It is preferred that the optical fibres are of the multi-mode type with non-conducting connectors for attachment to the sensor. The source circuitry preferably includes one or more light-emitting diodes and the detector circuitry preferably includes one or more photo diodes. With this arrangement both the source and the detector components can be selected to be wavelength compatible with the crystal material of the sensor to permit optimal operation of the device. By way of example if the crystal material is YIG (Yttrium Iron Garnet) it is preferred that both the source and detector components operate at a wavelength of about 1300 nm whereas if the crystal material is either TGG (Terbium Gallium Garnet) or BSO (Bismuth Silicate) is is preferred that both the source and detector components operate at a wavelength of about 880 nm.
Embodiments of the present invention will now be described by way of example with reference to the accompanying drawings, in which;
FIG. 1 schematically illustrates a basic form of sensing device in accordance with the present invention;
FIG. 2 illustrates Verdet characteristics as a function of temperature for two different crystal materials which may be used in the FIG. 1 device;
FIG. 3 illustrates the ratio of the FIG. 2 Verdet constants as a function of temperature;
FIG. 4 illustrates a dual channel sensing device in accordance with the present invention for compensating against temperature effects;
FIG. 5 illustrates a dual wavelength sensing device in accordance with the present invention for compensating against vibration effects;
FIG. 6 illustrates a dual channel sensing device in accordance with the present invention for compensating against cross-talk effects from neighbouring conductors; and
FIG. 7 illustrates a dual channel dual wavelength sensing device in accordance with the present invention providing compensation against the combined effects of temperature, vibration and cross-talk..
Turning now to the drawings in more detail, FIG. 1 illustrates a basic form of current sensing device 10 for measuring the electrical current in an adjacent electrical conductor 11. Device 10 comprises a sensor 12 which is elongate being essentially in the form of a rod which at its ends is coupled via optical fibres 14,16 to source circuitry 18 and detector circuitry 20. Because the sensor 12 is elongate it does not extend around or encircle the conductor 11 and is therefore `unlinked` with the conductor.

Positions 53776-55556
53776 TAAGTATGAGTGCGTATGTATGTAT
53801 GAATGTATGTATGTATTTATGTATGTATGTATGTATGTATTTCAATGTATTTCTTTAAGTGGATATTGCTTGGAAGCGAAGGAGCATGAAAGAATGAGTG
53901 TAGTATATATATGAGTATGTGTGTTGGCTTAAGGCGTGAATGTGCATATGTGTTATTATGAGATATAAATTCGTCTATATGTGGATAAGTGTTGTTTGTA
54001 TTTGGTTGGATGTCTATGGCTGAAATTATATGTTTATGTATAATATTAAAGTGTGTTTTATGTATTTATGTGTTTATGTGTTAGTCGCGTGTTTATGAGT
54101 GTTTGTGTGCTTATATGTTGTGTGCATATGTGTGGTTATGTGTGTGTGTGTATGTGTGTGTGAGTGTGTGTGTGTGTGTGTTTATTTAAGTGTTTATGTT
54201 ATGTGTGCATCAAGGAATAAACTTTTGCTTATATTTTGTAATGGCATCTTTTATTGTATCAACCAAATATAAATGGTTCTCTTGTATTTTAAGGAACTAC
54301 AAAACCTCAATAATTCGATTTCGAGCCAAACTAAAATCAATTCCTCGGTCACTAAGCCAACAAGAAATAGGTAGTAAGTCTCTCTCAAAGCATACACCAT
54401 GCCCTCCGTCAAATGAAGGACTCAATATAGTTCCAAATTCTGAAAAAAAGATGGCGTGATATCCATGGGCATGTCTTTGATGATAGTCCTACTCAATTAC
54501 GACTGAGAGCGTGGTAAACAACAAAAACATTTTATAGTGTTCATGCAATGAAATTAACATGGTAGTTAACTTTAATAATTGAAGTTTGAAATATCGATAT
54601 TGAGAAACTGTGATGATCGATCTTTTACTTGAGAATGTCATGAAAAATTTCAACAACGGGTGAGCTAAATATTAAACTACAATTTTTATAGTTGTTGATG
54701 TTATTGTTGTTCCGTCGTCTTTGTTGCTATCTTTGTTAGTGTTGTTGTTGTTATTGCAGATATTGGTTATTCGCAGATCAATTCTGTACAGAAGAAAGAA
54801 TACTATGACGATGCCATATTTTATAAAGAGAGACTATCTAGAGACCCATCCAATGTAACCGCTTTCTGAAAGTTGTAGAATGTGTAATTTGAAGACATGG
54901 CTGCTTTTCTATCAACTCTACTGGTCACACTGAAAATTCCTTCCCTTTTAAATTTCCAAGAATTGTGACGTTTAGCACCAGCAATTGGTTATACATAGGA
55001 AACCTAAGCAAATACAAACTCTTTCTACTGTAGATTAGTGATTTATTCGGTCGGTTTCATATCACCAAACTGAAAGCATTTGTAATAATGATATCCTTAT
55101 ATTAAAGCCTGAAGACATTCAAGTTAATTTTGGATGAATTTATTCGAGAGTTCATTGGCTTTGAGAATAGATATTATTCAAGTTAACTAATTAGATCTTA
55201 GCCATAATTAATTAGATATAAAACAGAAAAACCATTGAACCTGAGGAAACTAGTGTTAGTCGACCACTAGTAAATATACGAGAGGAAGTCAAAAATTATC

Sensor 12 comprises a length of magneto-optic crystal material 22 (which exhibits the Faraday magneto-optic effect) with first and second polarisers 23, 24 separating the ends of the length 22 from first and second graded index lenses 25,26 each of which is preferably of quarter pitch so as to function as a collimator. The sensor 12 forms a module having a housing 27 (shown in phantom) of known dimensions whereby the spacing of the length 22 from the conductor 11 is predetermined and known when the module is abutted against the conductor. The housing 27 is preferably made of a ceramic or polymer which maintains the insulation integrity in the region near the conductor and is non-interacting with the magnetic field established by the current flowing in the conductor 11, and at each end terminates in an optical connector 28,29 for releasable connection to similar connectors formed at the ends of the fibres 14,16. Fibres 14,16 are of the multi mode type and at the connectors 28,29 the fibres 14,16 are strengthened by glass capillaries 31,32 internal to the housing.